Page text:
But while the queen was doing the utmost to disgrace and ruin her husband, her own conduct was notoriously scandalous. During the life of the Earl of Lancaster, she appears to have leaned very much on him for counsel and support; but now the Lord Mortimer was become the head of the Lancastrian party, and therefore necessarily was thrown daily into her society. Mortimer was handsome, brave, of insinuating address, and sufficiently unprincipled. The affairs of the party brought them into almost perpetual contact, and intimacy speedily ripened into intrigue and criminality. Very soon the position of the queen and Mortimer was universally known. They lived in the most avowed intimacy, and when Edward, made aware of it, insisted on Isabella's immediate return, she declared boldly that she would never set foot in England till Spenser was for ever removed from the royal presence and counsels. This public avowal won her instant and great popularity in England, where Spenser was hated, and threw for a while a slight veil over her own designs. An active correspondence was opened with the discontented in England; the vilest calumnies were propagated everywhere against the king, and this disgraceful family quarrel became the common topic of all Europe.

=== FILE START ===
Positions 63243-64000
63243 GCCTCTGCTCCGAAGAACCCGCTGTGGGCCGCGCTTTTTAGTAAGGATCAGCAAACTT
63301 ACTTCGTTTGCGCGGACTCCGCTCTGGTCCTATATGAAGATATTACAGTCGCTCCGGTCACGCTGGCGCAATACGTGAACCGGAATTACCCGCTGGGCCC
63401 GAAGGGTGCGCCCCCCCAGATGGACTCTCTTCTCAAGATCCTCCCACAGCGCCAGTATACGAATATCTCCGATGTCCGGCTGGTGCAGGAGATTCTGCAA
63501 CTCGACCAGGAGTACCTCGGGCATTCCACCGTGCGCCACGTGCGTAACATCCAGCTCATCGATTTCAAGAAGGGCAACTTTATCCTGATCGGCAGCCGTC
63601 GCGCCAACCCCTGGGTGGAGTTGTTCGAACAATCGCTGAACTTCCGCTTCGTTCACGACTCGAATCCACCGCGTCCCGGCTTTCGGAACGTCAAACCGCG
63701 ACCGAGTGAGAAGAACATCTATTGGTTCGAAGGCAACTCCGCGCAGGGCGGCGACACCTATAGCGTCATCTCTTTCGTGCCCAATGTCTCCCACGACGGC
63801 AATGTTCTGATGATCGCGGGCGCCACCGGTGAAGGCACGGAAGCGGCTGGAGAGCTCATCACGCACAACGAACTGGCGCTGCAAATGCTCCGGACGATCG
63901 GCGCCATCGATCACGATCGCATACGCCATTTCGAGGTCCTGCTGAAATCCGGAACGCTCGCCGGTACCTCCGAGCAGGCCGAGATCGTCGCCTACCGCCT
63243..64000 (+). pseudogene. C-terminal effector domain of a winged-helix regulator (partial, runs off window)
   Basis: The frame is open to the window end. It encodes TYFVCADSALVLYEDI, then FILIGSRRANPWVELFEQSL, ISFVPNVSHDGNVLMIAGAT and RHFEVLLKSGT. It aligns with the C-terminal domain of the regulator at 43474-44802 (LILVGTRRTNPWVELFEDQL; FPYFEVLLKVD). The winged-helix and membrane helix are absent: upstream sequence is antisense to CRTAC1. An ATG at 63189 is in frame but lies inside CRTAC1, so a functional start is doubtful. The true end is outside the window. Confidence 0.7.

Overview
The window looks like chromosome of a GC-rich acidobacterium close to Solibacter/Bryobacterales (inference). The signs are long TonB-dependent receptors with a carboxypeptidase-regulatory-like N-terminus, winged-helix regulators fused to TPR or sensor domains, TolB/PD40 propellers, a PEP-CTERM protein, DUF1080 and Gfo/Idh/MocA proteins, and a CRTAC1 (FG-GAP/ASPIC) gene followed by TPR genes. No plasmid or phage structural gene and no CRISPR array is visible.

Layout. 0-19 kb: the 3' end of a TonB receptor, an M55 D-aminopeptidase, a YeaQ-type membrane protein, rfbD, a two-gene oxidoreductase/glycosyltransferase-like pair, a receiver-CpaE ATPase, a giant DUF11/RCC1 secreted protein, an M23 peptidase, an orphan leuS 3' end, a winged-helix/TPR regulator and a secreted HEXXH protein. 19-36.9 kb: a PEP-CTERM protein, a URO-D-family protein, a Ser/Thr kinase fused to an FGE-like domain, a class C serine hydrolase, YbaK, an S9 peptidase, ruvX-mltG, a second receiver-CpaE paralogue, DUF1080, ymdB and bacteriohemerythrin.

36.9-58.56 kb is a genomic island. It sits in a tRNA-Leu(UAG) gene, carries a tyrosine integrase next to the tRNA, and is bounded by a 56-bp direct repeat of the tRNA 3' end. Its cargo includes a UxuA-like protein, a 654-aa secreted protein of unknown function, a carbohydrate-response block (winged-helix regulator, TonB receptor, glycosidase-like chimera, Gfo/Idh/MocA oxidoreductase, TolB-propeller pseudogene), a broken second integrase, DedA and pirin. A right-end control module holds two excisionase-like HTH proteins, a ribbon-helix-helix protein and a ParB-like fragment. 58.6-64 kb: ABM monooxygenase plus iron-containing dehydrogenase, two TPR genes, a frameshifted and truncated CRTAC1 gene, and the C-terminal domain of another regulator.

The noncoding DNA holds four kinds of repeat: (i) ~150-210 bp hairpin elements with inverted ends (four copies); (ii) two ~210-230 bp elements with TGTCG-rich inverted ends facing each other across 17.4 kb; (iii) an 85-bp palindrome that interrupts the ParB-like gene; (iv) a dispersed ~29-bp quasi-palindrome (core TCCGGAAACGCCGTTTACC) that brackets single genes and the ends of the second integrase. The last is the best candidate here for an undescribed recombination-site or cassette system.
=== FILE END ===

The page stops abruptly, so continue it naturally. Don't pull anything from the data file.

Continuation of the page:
The King of France, from motives of policy, declared himself highly incensed against Edward for his treatment of his sister, and even threatened to redress her wrongs. He still protected her, even after her open connection with Mortimer; though both himself and his two brothers had thrown their wives into prison for irregularity of conduct, where the wife of his brother Louis had been strangled. But though Charles probably never seriously intended to take any active measures on behalf of Isabella:. Edward was greatly alarmed, and not only sent, in the name of Spenser, rich presents to the French king and his ministers, but also wrote to the Pope, earnestly imploring him to command Charles to restore to him his wife and son. This letter to the Pope was strongly backed, according to Froissart, "by much gold and silver to several cardinals and prelates nearest to the Pope." In: interference of his holiness afforded a sufficient plea for Charles to withdraw all countenance from Isabella, and even to command her to quit the kingdom. To save appearances, therefore, Isabella quitted Paris, and betook herself to the court of the Count of Holland and Hainault. That this was a step by no means disagreeable to Charles le Bel, is obvious from the fact that the count was his own vassal, and suffered no remonstrance for this reception of the English queen. The partisanship of the count was of the most decided kind. The queen, the more indissolubly to engage him in her enterprise, affiance her son Edward, the heir to the English throne, to Philippa, his second daughter. The brother of the count, John of Hainault, became a perfect enthusiast in the cause of Isabella, who, still young - only eight-and-twenty years of age - and eminently beautiful, seemed to inspire him with all the chivalrous devotion of the most romantic ages. He declared his full faith in Isabella's innocence of all impropriety, with the spectacle of her intimacy with Mortimer daily before his eyes; and he was deaf to all warnings of danger from the jealousies of the English, who, he was assured, were especially disgusted by the interference of foreigners. By this alliance, and the secret assistance of her brother, the King of Trance, Isabella soon saw herself surrounded by an army of nearly 3,000 men.